If you haven’t heard of Karachi, the world’s second-most populated city, ask your grandparents.
They may have heard of it referred to as the “City of Lights”.
At the time of the British Raj, it was the most cosmopolitan metropolis in India, a place that boasted of being the stopover city of choice for multi-day flights from Britain to Australia.
Today it is shunned by European and American airline companies.
Even after the end of the Raj, when Karachi became the capital of the new, artificially-created Islamic state of Pakistan, its majesty remained undiminished.
Catholic churches, Baha’i Temples and Zoroastrian places of worship were part of the city’s religious infrastructure, despite its overwhelming Muslim population.
Then came the 1980s, Arab petro-dollars, Islamism, jihad, the Afghan war and the rest is history.
Karachi today is a time bomb waiting to explode, the consequences of which will spell disaster in the region and beyond.
Today, 20,000 Pakistan army troops from the dominant northern province of Punjab are patrolling the city, arresting people in an attempt to liquidate the most popular political party, the Muttahida Qaumi Movement (MQM).
MQM followers – representing the Urdu-speaking community that migrated to Pakistan from India in 1947 – are no angels.
But in the land that nurtured the likes of Osama bin Laden and Mullah Omar, they form the only party that is openly secular and has stood up to the Islamists.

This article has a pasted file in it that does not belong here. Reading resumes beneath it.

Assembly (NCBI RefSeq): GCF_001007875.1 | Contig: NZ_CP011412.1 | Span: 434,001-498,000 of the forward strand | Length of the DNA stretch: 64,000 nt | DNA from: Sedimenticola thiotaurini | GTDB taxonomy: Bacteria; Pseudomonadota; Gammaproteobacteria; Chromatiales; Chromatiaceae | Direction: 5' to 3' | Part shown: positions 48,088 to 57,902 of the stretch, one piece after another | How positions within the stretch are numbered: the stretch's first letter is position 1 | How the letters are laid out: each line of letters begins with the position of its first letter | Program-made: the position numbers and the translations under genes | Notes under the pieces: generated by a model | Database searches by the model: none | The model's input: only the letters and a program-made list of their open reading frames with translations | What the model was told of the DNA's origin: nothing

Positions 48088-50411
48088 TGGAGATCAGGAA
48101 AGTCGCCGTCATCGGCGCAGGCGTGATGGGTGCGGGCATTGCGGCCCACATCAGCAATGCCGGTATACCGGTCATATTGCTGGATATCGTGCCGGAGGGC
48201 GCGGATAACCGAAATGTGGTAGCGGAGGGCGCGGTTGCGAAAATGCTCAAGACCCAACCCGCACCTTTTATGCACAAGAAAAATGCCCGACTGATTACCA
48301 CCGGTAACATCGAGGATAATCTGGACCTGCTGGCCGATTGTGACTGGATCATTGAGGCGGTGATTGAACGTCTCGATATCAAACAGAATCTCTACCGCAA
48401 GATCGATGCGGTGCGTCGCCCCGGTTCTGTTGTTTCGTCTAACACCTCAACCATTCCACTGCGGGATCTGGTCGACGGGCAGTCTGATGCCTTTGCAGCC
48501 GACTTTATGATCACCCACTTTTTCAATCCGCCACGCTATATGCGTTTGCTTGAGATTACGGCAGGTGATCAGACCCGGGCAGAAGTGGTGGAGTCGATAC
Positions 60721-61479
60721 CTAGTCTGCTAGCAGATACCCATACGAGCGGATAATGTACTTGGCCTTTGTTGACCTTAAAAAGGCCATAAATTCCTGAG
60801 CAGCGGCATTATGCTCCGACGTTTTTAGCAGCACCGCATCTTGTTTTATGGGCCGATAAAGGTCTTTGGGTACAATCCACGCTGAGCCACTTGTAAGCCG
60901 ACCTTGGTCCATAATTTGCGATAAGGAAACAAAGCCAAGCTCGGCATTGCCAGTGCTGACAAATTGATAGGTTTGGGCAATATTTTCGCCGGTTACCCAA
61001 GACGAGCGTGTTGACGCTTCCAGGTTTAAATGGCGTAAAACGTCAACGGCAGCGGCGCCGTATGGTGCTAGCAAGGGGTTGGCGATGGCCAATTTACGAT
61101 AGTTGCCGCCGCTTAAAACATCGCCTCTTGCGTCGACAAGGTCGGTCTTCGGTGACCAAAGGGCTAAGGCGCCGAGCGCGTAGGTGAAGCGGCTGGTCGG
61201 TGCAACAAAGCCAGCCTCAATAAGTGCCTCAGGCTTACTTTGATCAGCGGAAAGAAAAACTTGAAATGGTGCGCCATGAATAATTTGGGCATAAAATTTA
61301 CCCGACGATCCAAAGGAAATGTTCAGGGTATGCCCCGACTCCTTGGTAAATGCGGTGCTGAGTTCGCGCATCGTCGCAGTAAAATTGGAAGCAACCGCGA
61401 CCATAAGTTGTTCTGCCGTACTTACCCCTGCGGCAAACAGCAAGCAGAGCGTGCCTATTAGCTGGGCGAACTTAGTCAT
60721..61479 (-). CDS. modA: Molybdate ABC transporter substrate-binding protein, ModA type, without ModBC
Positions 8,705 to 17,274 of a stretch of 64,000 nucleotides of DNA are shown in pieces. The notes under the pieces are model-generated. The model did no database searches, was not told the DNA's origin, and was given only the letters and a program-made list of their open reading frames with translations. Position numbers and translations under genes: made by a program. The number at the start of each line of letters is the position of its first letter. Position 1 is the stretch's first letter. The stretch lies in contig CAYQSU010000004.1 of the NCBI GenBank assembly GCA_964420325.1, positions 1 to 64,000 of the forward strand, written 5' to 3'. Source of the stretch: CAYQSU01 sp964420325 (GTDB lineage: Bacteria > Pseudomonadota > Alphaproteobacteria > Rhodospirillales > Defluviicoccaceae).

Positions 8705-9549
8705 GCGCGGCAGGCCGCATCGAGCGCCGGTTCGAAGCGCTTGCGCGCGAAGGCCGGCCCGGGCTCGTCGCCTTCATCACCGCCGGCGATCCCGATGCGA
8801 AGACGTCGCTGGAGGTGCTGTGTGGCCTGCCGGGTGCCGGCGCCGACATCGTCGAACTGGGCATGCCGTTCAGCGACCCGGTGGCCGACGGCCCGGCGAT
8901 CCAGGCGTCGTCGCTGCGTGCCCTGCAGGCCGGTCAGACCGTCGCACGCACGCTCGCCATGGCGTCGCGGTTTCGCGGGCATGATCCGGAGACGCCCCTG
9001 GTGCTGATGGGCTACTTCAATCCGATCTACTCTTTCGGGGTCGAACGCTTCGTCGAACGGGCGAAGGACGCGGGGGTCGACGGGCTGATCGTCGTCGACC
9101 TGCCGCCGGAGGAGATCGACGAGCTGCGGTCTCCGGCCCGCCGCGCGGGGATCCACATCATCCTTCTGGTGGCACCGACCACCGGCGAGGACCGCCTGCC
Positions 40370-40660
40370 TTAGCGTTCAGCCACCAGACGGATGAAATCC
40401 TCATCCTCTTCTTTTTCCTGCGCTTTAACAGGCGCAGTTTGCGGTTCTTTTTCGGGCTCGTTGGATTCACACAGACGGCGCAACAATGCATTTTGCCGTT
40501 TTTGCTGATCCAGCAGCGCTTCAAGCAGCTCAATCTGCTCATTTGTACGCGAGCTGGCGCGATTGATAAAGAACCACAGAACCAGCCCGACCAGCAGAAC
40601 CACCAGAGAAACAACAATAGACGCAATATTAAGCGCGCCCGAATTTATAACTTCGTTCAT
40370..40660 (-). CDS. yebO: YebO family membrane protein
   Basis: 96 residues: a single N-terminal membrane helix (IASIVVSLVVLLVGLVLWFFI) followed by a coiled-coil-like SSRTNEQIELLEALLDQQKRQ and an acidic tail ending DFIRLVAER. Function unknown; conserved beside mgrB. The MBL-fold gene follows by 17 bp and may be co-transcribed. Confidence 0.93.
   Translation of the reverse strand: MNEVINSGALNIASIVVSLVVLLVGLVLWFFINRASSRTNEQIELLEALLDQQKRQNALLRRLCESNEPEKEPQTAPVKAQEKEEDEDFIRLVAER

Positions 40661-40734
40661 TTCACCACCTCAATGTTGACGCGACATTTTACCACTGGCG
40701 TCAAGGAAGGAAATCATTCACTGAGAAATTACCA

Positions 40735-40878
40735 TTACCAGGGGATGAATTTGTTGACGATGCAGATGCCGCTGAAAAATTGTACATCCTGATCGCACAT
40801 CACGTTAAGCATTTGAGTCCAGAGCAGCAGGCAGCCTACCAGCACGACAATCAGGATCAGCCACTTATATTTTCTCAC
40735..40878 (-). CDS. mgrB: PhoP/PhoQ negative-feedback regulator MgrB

So far the Pakistan military, operating under the innocuous and harmless-sounding label of “Rangers” has abducted 4,000 young men, according to the MQM and are also alleged to have conducted extra-judicial killings.
Last month, the Washington Post covered the troubles of Karachi and interviewed a number of MQM activists, who claimed the Army tortured them.
One victim told the Post, he and his brother were held for a week, never charged, but tortured and threatened with castration.
“(T)hey beat us without any reason … They said, ‘If you are married, we will make you impotent.'”
The military versus MQM clash in Karachi has now spilled into the international arena.
Party leader Altaf Hussain, living in exile in Britain, has called for intervention by the United Nations, NATO and India to stop the persecution of Pakistan’s Urdu-speaking minority.
On July 30, the MQM sent a letter to UN Secretary General Ban Ki-moon, asking him to intervene.
The Pakistan government in Islamabad denies the allegations.
It claims the actions by its military in Karachi do not target any single political party or ethnic group, that the objective is simply to establish law and order.
However, while the military rounds up MQM workers, a Wall Street Journal report from Karachi suggests it is also facilitating the establishment of an Islamist militia in the city.
Radicals from the Islamist Ahle Sunnat Wal Jamaat (ASWJ) are moving into strongholds of the secular MQM. Far from facing any obstacles, the Islamists’ leader, Ahmed Ludhianvi, has police protection, as do other senior ASWJ officials.
For thousands of Canadians who were born in Karachi, developments back home are deeply worrying.
Sohail Raza who heads “Muslims Facing Tomorrow” told me: “Its very worrying that no one seems bothered with the Islamist threats.”
He cited in particular the nonchalant attitude adopted by NDP leader Thomas Mulcair and worries that a man who says the fight against Islamism is not Canada’s fight, could end up as Canada’s next prime minister.
(edit by Tarek Fatah)